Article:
John Robert Charman v Beverley Anne Charman

JurisdictionEngland & Wales
CourtCourt of Appeal
JudgeLord Justice Wilson, Lord Justice Lloyd, LORD JUSTICE THORPE, LORD JUSTICE WILSON, THE PRESIDENT, Sir Mark Potter, P
Judgment Date11 Dec 2006
Neutral Citation[2005] EWCA Civ 1516, [2005] EWCA Civ 1606, [2006] EWCA Civ 1791
Docket NumberB4/2006/2368, B4/2005/2473, Case No: B4/2005/2473

[2005] EWCA Civ 1516



Royal Courts of Justice


London, WC2


The President of the Family Division

Lord Justice Wilson


John Robert Charman
Beverley Anne Charman

The Appellant did not appear and was not represented

MR BARRY SINGLETON and MISS DEBORAH EATON appeared on behalf of the Respondent

Wednesday, 23rd November 2005


: Having carefully considered the submissions of Mr Singleton, we consider that although this was an order prima facie within the Judge's discretion and made in relation to directions, it does raise an important point of principle or practice and therefore is suitable to be dealt with by this court. That should be done as soon as possible. In the light of the dialogue which we have had with Mr Singleton and his recognition that the matter should come on as soon as possible, so that prearranged programmes are not disturbed, we order it to be listed as soon as possible. Arrangements are currently being explored in the Appeal Court Office for that date to be next Thursday. That is not firm, Mr Singleton. The office will be in communication.

[2005] EWCA Civ 1606





Royal Courts of Justice

Strand, London, WC2A 2LL


Sir Mark Potter, President of The Family Division

Lord Justice Lloyd and

Lord Justice Wilson

Case No: B4/2005/2473

FD04 04212

John Robert Charman
Beverley Anne Charman

Barry Singleton QC and Miss Deborah Eaton (instructed by Withers LLP) for the Appellant

Martin Pointer QC, Daniel Hochberg and James Ewins (instructed by Manches) for the Respondent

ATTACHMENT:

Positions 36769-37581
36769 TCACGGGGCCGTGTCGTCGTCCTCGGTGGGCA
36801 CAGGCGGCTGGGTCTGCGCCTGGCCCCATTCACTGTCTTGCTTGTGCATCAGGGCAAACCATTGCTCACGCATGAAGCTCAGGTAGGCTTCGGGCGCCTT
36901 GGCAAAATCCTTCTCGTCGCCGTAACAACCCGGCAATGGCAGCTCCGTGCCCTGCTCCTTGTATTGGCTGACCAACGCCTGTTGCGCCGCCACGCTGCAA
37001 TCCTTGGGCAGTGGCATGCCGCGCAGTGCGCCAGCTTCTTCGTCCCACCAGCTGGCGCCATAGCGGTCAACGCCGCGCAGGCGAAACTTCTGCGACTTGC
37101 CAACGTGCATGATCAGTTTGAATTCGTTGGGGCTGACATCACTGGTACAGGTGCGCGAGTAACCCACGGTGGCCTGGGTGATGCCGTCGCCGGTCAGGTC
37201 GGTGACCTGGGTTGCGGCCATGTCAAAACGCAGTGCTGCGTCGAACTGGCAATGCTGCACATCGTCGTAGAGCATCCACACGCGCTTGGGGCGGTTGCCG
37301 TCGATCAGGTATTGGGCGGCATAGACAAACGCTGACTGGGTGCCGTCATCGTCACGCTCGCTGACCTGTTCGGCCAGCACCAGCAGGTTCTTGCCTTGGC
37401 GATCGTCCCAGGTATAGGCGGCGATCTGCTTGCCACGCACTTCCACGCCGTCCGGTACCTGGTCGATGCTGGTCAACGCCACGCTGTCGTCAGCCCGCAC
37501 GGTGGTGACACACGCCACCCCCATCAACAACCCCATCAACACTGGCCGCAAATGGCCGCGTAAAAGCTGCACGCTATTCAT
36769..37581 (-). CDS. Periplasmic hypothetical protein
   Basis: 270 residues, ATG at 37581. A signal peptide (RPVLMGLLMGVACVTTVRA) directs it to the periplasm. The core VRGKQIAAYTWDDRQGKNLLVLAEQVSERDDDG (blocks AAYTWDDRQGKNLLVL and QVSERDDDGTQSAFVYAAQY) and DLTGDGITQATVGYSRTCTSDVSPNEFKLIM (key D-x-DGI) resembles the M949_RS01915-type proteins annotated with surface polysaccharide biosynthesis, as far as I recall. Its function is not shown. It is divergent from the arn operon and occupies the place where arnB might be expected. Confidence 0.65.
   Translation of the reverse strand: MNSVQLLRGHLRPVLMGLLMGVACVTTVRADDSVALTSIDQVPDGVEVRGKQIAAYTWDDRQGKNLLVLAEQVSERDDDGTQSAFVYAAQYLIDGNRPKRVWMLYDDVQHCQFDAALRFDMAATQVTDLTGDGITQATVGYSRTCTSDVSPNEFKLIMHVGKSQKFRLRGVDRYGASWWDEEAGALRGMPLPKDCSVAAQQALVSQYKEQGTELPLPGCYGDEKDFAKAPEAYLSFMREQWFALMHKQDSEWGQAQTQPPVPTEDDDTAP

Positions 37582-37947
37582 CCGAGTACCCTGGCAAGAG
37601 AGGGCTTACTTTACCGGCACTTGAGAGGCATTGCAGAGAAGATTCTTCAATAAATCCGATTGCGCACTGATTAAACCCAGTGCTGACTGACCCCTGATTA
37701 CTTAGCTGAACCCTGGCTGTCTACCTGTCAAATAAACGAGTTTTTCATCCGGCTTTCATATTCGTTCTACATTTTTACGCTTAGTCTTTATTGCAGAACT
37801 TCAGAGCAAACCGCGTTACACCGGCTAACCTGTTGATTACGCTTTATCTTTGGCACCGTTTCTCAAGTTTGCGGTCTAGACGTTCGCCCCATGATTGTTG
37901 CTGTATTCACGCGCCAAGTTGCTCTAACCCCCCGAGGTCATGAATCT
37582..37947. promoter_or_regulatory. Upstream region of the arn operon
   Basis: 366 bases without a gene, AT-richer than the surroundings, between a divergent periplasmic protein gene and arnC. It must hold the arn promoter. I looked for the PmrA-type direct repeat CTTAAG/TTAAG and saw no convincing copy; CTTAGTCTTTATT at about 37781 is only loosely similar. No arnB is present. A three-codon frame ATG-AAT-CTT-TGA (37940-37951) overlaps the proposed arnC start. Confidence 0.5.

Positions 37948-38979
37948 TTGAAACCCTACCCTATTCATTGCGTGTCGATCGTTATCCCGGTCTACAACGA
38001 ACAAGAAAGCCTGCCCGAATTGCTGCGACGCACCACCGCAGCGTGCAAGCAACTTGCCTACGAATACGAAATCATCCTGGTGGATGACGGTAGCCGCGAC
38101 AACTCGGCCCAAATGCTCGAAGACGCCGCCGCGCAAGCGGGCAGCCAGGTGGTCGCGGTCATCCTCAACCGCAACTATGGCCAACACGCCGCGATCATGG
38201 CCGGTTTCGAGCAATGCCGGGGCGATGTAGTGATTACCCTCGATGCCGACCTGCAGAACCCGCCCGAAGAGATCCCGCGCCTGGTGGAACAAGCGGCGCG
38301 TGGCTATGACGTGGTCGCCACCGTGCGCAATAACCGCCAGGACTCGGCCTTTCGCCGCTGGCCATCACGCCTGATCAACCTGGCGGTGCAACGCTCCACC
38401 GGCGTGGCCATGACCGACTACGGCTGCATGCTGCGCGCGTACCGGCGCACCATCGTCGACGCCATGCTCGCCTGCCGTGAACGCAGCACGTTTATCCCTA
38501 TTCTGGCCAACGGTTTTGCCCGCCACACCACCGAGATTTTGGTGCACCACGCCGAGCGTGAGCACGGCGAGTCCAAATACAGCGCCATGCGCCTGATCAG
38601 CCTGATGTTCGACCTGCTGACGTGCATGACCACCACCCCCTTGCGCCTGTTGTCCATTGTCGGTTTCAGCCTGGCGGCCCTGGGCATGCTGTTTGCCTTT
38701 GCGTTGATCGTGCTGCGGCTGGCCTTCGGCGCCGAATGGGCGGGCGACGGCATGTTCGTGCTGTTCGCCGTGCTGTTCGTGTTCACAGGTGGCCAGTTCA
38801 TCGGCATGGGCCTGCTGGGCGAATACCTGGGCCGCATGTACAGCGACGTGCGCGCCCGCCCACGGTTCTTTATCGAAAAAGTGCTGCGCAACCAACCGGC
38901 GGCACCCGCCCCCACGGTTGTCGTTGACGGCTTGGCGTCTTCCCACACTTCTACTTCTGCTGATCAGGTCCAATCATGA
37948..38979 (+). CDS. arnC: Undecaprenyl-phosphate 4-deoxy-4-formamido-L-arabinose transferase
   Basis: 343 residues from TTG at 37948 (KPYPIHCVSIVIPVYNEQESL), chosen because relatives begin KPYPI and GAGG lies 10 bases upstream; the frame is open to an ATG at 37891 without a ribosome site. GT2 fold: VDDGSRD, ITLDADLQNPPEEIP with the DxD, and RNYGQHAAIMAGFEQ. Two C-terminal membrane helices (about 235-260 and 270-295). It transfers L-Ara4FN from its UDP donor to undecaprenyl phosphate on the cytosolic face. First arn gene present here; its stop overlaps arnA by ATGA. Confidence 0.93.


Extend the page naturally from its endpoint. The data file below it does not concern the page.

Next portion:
Lord Justice Wilson

This appeal requires us to identify the principles by reference to which a court should determine an application in proceedings for financial relief ancillary to divorce for:

(a) an order (under Order 39, rr. 1 and 2 of the Rules of the Supreme Court 1965, "the Rules of 1965", superseded for other civil proceedings but presently still applied to family proceedings by Rule 1.3 of the Family Proceedings Rules 1991, "the Rules of 1991") for the issue of a letter of request to the authorities of a foreign country to take a person's evidence; and

(b) an order (under Rule 2.62(7) of the Rules of 1991) that a person should attend before the court at an inspection appointment and there produce documents.


A husband appeals against orders of each of these types made on the application of his wife by Coleridge J. on 20 October 2005.


In 1976, when neither had significant resources, the parties were married. They lived in England and had two children, now adult. In 2003 the husband took up residence in Bermuda and separated from the wife, who has remained resident in England. In June 2004 she issued a petition for divorce, which included an application for ancillary relief. In January 2005 Coleridge J refused the application of the husband, who in August 2004 had himself issued proceedings for divorce in Bermuda, for a stay of the wife's petition, which has thus proceeded to the grant in April 2005 of a decree nisi of divorce. The wife's claim for ancillary relief is due to be heard by Coleridge J over seven days in February 2006.